Elisha Albretsen

Why We Think You Need a Sprayer

Elisha Albretsen
Sign in
Duration:   6  mins

Elisha and I love our spray systems. Here’s why:

No such thing as a free lunch

Spraying your finish does have some downsides. You have to create a spot in your shop where you can spray. You may have overspray, and you’ll need to protect your area from that. When you’re done, you’ll need to clean the spray gun. But, overall, the benefits of using a spray system outweigh the negatives.

Choosing a system

Airless systems are self-contained. No compressor or turbine required. That provides a lot of mobility, but for the most part, airless systems don’t provide the finishing detail you’ll want on your woodworking projects. Many HVLP (high volume, low pressure) systems use a turbine, meaning you don’t need an air compressor for the gun. A good HVLP gun will handle paint just as well as it will handle clear-coat finishes.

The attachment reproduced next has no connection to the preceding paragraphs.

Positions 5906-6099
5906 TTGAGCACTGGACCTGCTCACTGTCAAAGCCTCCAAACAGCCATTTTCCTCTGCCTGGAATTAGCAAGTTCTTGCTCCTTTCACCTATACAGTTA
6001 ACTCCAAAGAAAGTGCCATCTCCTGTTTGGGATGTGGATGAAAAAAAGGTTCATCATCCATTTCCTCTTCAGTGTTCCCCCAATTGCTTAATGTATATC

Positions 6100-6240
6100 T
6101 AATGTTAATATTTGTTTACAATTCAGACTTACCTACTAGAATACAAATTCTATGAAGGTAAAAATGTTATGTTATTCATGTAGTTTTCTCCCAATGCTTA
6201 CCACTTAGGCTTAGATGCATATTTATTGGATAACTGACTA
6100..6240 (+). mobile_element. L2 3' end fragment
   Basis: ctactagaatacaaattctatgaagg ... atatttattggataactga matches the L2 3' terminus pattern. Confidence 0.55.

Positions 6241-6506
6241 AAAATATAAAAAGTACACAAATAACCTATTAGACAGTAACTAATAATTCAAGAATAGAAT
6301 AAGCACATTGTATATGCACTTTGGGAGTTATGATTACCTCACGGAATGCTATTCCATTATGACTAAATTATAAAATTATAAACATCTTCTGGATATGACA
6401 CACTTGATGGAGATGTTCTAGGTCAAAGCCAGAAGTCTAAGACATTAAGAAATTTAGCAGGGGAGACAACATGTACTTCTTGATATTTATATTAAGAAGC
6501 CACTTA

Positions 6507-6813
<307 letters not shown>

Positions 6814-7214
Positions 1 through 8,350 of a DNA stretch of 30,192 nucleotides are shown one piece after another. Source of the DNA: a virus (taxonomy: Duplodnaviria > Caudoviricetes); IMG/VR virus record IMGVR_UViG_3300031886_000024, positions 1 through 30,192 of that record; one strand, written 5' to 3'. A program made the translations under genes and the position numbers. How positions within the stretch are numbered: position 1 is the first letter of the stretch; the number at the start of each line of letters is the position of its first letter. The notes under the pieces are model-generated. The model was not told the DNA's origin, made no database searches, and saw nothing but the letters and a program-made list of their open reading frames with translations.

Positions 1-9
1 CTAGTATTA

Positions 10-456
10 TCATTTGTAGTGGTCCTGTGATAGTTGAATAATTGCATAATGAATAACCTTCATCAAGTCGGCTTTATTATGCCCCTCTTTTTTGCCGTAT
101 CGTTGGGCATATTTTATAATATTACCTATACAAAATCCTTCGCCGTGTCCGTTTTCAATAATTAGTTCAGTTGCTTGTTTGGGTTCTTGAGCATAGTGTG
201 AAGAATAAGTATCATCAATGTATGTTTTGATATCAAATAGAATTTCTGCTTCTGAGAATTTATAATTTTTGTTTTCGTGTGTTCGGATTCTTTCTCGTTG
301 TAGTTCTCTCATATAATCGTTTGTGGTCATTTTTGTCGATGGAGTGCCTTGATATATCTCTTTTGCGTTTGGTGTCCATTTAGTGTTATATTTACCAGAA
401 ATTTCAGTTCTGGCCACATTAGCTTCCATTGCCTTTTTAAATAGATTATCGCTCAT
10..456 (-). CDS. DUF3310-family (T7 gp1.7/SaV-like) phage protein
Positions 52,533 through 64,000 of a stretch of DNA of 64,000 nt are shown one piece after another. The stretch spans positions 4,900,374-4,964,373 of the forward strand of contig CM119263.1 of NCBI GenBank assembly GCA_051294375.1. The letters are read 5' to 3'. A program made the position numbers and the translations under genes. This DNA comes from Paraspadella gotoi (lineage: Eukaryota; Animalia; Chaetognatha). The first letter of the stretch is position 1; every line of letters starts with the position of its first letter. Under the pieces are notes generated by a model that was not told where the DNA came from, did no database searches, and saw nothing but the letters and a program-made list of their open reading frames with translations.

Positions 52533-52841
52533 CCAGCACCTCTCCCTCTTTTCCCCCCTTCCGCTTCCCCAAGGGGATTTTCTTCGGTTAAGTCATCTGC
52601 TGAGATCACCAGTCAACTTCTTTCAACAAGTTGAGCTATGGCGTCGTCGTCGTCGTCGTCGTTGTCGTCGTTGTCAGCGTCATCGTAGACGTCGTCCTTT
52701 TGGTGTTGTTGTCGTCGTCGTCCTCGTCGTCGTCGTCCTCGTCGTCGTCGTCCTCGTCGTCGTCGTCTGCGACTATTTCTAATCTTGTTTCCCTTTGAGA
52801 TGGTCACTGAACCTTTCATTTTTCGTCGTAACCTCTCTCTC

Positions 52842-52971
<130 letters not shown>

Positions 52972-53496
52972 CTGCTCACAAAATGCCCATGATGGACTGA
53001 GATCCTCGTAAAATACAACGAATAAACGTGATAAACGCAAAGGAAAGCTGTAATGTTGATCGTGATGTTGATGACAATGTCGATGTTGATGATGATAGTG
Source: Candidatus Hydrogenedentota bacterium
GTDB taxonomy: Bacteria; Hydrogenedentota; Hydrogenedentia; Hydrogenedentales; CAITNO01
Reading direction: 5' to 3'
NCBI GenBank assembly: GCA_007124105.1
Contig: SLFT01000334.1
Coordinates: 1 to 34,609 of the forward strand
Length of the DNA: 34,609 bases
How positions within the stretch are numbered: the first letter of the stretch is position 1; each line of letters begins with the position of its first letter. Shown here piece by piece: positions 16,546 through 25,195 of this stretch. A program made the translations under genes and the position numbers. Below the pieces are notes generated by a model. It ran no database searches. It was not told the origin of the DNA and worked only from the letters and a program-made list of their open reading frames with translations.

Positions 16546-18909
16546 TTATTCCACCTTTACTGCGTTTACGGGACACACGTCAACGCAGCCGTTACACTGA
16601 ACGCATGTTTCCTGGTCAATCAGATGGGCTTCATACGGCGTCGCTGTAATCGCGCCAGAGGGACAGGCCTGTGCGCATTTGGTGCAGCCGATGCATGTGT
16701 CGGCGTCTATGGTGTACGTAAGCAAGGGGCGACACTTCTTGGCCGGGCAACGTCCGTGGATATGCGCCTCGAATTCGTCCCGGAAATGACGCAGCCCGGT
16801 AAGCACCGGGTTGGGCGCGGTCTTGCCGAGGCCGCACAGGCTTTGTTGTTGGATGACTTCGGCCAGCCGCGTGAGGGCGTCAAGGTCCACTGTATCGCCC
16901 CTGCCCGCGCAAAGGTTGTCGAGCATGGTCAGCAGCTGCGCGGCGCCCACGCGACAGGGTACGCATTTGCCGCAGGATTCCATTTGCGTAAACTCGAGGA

Compressor, but HVLP

It’s possible to get HVLP guns that work with a compressor. Keep in mind that spray guns have a very high CFM (cubic feet per minute) consumption rate. So if you want to spray using your compressor, make sure your compressor provides the CFM an HVLP gun requires.

Why we like turbines

The systems we use have HVLP guns, and airflow is provided by a turbine. This provides portability and cleaner air. Compressed air often has water in it, which will ruin your finish. Turbines don’t have that problem.

If you’re spraying…

…you’re getting your finish airborne. That means you need to take extra care with your PPE. Make sure you have good ventilation and wear a respirator.

Mastering your system

Like any tool, spray-finish systems have a learning curve. This video will help you learn how to set up and use an HVLP gun and turbine.

Share tips, start a discussion or ask one of our experts or other students a question.

Make a comment:
characters remaining

3 Responses to “Why We Think You Need a Sprayer”

  1. Jay